19 SES 06 B, Pedagogic Approaches and Diversity
Every classroom is affected by institutional conditions as well as curriculums and guidelines that steer and set standards for education, which are connected to and affected by ideas created and negotiated at the national level and within the EU and the OECD. Pedagogy within classrooms, including that of the two Swedish classrooms discussed in this paper, consolidates these levels. Drawing on a larger classroom study the paper focuses on teachers and students use of textual resources offline and online over one year in two Grade six classrooms. It is within the practices of classrooms that students’ participation, and abilities to understand, question and draw conclusions from text content can be supported and developed. ‘Mainstream’ classrooms of today are characterized of standardized curriculums and of diversity in relation to student’s multilingual and cultural backgrounds as well as of a plurality of texts offline and online. Students with different backgrounds, needs and resources, are in the middle school years facing demands of coping with more compact texts of subjects’ content, including more of specific academic language (Gibbons, 2009). Basic and functional literacy cannot be dismissed, but needs to be integrated with meaning-making and critical analysis of text content (Cummins 2001; Luke & Freebody 1997; Janks, 2010; Langer 2011; Schmidt & Skoog, 2017; Schmidt & Skoog, 2018). This study draws on Alexander's (2001) methodological framework regarding teaching talk and learning talk together with Cummins (2001) framework for successful academic learning. Cummins (2001) and Alexander (2008) shed light on the need for students to learn about subject content while at the same time having access to subject-specific ways of understanding, talking, reading and writing where critical approaches are embedded. Reading texts in active and critically reflective ways relates to critical literacy and to the research drawing on this concept (e.g. Janks, 2010; Comber, 2013, 2016). In Sweden, new knowledge demands regarding digital competence are to be implemented 2018/19. The reasons for these changes in the national Curriculum Standards for Compulsory School are, in short, to enhance the student’s abilities to use and understand digital systems and to relate to media and information in critical and responsible ways. These changes create increased challenges for teachers and students to sift, interpret, evaluate, question, compare and judge the trustworthiness of media. To understand who has produced a text and with what purpose, and how to evaluate this information, are part of fundamental critical approaches (Janks, 2010). This paper focuses on teachers’ and students’ use of textual resources offline and online during 24 lessons over one year in two Grade six classrooms in the subject areas of Information and Commercials and Laws and Rights. Our focus is on in what ways these textual resources and their content are introduced and drawn upon, and which approaches of criticality, including source criticism, that are integrated. Since digital resources, compared with printed resources, bring about other ways of producing and using texts in terms of multimodality and hybridity across time and space, this challenge the conditions for in what ways teaching and learning is carried out in classroom practices (Kress & Selander, 2011; Walsh, 2008). We ask:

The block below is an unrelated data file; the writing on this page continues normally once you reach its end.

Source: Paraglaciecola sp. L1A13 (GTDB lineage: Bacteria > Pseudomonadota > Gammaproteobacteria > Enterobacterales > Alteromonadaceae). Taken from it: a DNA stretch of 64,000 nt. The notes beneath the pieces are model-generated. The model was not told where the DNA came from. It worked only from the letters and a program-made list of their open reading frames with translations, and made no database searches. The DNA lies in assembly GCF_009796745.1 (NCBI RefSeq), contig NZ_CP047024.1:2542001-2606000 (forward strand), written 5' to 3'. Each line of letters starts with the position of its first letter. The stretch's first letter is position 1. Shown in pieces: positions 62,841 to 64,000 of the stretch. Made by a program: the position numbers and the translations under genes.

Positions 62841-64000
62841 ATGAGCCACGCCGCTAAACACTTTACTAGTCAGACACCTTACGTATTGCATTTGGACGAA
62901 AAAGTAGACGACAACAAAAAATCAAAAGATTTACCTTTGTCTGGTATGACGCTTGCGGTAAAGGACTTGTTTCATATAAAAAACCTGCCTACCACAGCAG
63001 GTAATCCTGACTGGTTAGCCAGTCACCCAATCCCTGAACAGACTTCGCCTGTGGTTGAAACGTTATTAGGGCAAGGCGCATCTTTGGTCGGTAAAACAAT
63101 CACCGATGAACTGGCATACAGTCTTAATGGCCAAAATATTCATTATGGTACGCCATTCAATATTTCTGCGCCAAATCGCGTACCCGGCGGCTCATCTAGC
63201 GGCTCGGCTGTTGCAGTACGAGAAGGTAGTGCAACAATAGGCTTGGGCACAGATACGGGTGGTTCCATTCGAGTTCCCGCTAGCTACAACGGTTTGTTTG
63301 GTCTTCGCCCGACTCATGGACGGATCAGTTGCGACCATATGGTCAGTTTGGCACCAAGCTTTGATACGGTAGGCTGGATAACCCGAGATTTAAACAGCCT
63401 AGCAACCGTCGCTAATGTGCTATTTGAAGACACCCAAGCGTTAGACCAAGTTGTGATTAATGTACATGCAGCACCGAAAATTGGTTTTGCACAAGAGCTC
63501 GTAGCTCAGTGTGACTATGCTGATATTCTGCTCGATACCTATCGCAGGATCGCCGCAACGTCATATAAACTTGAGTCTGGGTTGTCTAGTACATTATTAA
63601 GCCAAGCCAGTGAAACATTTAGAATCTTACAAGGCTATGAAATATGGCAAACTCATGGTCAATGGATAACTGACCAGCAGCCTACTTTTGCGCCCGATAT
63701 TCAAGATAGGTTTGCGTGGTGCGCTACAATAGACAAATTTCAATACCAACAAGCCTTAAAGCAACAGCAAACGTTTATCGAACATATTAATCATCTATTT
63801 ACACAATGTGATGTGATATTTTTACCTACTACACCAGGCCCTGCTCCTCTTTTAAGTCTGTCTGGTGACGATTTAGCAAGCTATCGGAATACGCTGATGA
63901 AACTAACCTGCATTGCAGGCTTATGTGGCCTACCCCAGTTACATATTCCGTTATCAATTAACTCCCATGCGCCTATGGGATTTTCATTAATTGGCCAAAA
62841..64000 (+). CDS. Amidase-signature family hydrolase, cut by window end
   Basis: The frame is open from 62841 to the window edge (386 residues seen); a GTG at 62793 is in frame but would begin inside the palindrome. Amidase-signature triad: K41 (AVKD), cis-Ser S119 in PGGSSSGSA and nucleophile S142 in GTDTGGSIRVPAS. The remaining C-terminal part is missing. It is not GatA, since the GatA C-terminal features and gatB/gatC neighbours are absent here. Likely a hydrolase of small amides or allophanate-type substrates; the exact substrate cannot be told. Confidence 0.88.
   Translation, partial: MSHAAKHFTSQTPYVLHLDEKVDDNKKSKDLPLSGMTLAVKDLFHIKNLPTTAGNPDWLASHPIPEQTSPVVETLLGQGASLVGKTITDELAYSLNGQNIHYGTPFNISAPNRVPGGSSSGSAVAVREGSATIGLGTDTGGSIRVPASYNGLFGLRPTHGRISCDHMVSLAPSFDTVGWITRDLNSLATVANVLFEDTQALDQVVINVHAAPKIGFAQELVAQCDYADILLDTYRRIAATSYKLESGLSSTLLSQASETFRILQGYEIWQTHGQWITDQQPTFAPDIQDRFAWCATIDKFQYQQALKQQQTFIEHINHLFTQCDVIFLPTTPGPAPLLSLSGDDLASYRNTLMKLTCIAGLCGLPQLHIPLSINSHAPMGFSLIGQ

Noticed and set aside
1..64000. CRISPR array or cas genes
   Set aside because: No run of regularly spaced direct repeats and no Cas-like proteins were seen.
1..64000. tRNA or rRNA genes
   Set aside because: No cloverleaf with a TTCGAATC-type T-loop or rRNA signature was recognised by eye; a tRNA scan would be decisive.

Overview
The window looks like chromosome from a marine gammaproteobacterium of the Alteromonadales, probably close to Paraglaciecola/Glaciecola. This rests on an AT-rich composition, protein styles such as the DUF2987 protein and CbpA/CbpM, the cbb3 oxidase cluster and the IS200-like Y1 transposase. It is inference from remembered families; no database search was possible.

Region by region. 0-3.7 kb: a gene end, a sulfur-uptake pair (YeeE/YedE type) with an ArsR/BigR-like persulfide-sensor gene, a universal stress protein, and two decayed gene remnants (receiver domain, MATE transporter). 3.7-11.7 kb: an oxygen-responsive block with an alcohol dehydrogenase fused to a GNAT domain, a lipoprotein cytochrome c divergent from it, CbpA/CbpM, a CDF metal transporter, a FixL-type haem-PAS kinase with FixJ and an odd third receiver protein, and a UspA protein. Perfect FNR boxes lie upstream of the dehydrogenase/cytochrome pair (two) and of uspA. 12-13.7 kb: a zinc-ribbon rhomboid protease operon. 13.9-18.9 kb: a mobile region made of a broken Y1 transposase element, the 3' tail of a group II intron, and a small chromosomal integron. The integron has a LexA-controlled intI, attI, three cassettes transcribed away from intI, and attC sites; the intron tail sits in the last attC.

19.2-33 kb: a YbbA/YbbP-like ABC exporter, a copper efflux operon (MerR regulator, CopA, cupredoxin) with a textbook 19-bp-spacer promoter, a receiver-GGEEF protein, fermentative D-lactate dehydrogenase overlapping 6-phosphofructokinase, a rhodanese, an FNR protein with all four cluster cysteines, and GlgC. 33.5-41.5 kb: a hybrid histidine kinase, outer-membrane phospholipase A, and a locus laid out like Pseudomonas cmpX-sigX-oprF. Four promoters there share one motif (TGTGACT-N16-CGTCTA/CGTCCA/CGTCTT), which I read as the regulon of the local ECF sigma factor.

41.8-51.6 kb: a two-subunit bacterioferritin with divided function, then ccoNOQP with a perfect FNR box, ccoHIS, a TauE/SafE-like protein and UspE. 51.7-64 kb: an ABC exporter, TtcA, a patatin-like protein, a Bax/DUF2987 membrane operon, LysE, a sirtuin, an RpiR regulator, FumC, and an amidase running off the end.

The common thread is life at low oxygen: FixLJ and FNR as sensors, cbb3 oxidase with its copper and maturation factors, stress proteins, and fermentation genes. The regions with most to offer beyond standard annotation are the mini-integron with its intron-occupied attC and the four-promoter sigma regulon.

- What textual resources are included?
- In what ways are these resources introduced and used?
- What approaches of criticality emerge?
- Do any differences emerge when comparing digital and printed resources?
 This paper is part of the larger project 'Understanding Curriculum Reforms - A Theory-Oriented Evaluation of the Swedish Curriculum Reform Lgr 11', funded by the Swedish Research Council.
Through ethnographic studies of children’s literacy practices, Heath (1983) revealed the different ‘ways with words’ that children from various socioeconomic and cultural-ethnic backgrounds had. The work of Heath (1983) illustrates how power works in relation to uses of languages and literacies, something which we in this paper strived to be aware of and take into consideration when conducting this study, and above all when analysing the ethnographic material. The data of this study encompasses video recordings of 24 lessons from two different classrooms in two different schools and municipalities in Sweden, which altogether means 21.5 hours of video recordings. In each class, 12 lessons have been recorded in order to capture dimensions of classroom interaction and to document the use of instructional materials and texts. Further, five individual interviews with the two teachers and five group interviews with 4-6 students from each class have been conducted and transcribed literally. The interviews lasted from 20 minutes to one hour and were focused on the teachers’ and the students’ reflections considering the purpose, forms and content of the recorded lessons and their learning repertoires. During the interviews, parts of the video recordings were shown in order to make retrospective reflections possible from both teachers’ and students’ perspectives. Both classrooms are characterized of being culturally and linguistically diverse, where at least one quarter of the students have another linguistic background and/or speak another language than Swedish in their respective homes. The study has been carried out in accordance with the general requirements for Research Ethics (Swedish Research Council, 2011). All participating schools and informants have been given fictitious names in order to protect their identities during and after the finished project. The students as well as their parents have been informed about the aim of the study, and then asked to give their written consent for participation in the study, which they all did. By analysing the video recordings and the transcriptions of the retrospective interviews, this paper presents in which ways the used texts and media were introduced and drawn upon in the two classrooms, and which approaches of criticality, including source criticism, that were integrated.